Court Marriage in India is a very popular alternative for couples who want to keep their marriage affair simple and economical or with inter-religion/inter-caste background. It also acts as a sanctuary for couples going against the wishes of their family members. Unlike traditional marriage where numerous rituals and customs are followed, Court marriage is fairly a simple procedure, performed before a marriage registrar and few witnesses.
The Special Marriage Act, 1954 has laid down the concept of Court Marriage. It provides for marriage between couples belonging to different religion, caste or creed or nationality, by way of civil ceremony. It also solemnizes and registers a marriage, at the same time.
The Special Marriage Act, 1954 has laid down certain conditions that parties have to meet before mutually entering or signing the Civil Marriage Contract. These conditions are as follows: –
Filing Application or Notice of Intended Marriage
The parties need to file a notice/application in writing in the prescribed format provided in Schedule II of the Special Marriage Act.
The notice has to be submitted to the Marriage Registrar of the district in which any one of the parties has resided for at least 30 days preceding from the date of serving the mentioned notice.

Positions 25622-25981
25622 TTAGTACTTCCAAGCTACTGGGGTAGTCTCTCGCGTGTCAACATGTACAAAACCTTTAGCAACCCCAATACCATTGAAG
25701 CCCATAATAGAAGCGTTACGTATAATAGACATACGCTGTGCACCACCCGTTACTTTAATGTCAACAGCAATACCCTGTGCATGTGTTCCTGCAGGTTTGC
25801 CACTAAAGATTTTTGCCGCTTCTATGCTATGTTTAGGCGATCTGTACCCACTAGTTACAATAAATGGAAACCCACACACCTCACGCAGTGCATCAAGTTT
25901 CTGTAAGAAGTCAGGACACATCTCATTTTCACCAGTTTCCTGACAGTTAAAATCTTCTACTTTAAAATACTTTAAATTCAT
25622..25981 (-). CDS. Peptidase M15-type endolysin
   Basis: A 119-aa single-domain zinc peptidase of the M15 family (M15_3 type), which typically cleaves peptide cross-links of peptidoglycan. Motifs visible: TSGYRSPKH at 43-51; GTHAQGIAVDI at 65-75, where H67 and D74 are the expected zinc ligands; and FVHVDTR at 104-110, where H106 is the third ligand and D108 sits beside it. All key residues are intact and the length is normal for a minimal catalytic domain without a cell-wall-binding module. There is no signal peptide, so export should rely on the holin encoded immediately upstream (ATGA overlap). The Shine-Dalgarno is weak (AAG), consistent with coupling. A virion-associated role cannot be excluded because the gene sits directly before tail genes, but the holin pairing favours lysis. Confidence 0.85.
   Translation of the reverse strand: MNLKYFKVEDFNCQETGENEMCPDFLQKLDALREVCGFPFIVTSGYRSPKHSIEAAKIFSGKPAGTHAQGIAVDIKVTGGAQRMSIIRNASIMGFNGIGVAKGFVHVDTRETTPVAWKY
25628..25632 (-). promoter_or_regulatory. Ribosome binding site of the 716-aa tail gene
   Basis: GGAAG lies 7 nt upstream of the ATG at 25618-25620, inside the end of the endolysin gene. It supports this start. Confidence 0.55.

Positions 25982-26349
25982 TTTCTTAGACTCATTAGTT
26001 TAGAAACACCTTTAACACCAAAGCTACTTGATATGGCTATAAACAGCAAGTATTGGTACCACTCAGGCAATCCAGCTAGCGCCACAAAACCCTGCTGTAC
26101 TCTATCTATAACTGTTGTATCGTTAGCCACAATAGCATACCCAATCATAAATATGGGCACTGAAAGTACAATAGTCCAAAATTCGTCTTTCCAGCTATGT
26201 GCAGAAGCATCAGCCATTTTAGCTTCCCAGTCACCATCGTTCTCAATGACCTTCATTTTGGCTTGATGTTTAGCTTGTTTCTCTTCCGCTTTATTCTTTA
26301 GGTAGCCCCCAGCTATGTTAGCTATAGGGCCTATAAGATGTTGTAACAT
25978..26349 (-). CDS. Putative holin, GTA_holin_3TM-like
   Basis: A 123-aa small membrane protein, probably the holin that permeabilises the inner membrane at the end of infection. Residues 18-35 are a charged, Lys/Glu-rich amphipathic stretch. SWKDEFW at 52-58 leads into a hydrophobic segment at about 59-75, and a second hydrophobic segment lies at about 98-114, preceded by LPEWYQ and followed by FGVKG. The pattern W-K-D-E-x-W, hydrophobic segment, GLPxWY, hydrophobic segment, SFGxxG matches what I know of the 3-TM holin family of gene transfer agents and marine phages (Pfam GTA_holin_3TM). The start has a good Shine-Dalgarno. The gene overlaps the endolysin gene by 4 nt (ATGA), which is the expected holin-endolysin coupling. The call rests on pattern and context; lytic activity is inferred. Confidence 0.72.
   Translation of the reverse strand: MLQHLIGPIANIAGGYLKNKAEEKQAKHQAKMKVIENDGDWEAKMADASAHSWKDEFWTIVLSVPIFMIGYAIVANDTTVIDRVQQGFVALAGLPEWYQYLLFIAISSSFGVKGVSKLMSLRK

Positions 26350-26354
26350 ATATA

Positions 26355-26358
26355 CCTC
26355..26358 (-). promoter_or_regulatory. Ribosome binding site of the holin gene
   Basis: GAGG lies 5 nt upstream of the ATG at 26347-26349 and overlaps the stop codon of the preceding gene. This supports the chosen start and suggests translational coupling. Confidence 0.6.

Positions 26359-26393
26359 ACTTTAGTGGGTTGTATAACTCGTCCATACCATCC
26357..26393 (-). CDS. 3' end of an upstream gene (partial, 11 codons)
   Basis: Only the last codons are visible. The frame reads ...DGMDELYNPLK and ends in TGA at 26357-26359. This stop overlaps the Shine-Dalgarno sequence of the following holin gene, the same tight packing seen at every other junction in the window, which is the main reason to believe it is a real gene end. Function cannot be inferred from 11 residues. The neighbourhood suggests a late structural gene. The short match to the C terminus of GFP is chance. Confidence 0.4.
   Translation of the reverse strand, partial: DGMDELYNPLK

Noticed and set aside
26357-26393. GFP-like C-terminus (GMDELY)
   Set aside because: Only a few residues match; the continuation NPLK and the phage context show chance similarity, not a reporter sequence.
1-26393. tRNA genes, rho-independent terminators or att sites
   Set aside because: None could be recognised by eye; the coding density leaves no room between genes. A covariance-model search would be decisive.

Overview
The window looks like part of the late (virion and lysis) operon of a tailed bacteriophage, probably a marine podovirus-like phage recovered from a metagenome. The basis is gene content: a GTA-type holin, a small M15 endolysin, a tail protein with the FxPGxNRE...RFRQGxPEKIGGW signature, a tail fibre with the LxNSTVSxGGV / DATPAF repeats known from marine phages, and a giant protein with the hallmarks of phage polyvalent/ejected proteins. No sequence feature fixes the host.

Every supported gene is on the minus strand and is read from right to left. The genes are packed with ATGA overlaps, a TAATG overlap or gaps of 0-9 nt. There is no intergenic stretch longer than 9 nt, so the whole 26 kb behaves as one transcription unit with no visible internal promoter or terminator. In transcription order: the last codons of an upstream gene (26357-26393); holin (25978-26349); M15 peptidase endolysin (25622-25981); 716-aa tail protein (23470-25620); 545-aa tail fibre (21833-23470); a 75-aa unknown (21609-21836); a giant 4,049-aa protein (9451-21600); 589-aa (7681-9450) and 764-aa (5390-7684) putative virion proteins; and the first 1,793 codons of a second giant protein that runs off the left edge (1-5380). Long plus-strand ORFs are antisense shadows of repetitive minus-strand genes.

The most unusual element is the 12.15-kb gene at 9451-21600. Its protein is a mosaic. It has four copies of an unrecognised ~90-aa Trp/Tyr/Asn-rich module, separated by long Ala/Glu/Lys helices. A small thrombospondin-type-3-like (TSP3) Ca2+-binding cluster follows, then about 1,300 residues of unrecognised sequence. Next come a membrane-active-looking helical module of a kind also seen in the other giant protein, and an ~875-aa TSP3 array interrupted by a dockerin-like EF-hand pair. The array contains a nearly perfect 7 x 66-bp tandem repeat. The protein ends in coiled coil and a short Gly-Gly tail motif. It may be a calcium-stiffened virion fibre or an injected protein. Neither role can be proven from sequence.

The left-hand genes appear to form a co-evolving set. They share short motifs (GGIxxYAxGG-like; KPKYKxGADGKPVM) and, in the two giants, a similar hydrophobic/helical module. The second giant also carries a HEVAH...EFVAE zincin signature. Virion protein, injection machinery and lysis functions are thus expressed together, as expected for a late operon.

After the notice has been filled, The Marriage Officer of the district to whom the notice has been served shall publish the notice.
The notice shall be published at a conspicuous place in the office and one copy in the office of the district where (if) the other party permanently resides.
Any person can raise an objection to the marriage to the Marriage Officer of the district on the specified conditions as mentioned in Chapter II, Section 4 of the Act. If the Marriage Officer receives any objection within the 30 days from the date of publication of the notice, the marriage cannot be solemnized.
Either of the party to the marriage can file an appeal at the District Court within the local limits of the district under the jurisdiction of Marriage Officer within 30 days from the date of the refusal to solemnize the marriage.
If no objection is received before the expiry of 30 days, the marriage will be solemnized at the Specified Marriage Office. The parties to the marriage must be present at the office along with 3 witnesses at the Office on the given date of Registration/Solemnization.
The Marriage Certificate is issued by the officer in the specified format which has to be signed by both the parties and 3 witnesses. It is the conclusive evidence of the Court Marriage.
It is not mandatory but yes, a lawyer will be helpful in resolving any legal issues and guide you in filling or submitting the documents/formats involved in the procedure mentioned above. Also, if there is any apprehension of objection, hiring a family lawyer would be a wise move as one can help in filing appeals or fighting your case in the court on valid legal points.
If one party is of foreign national, then also marriage may be solemnized before the Marriage Registrar in India or Marriage Officer in a foreign country.
There are certain additional documents are needed: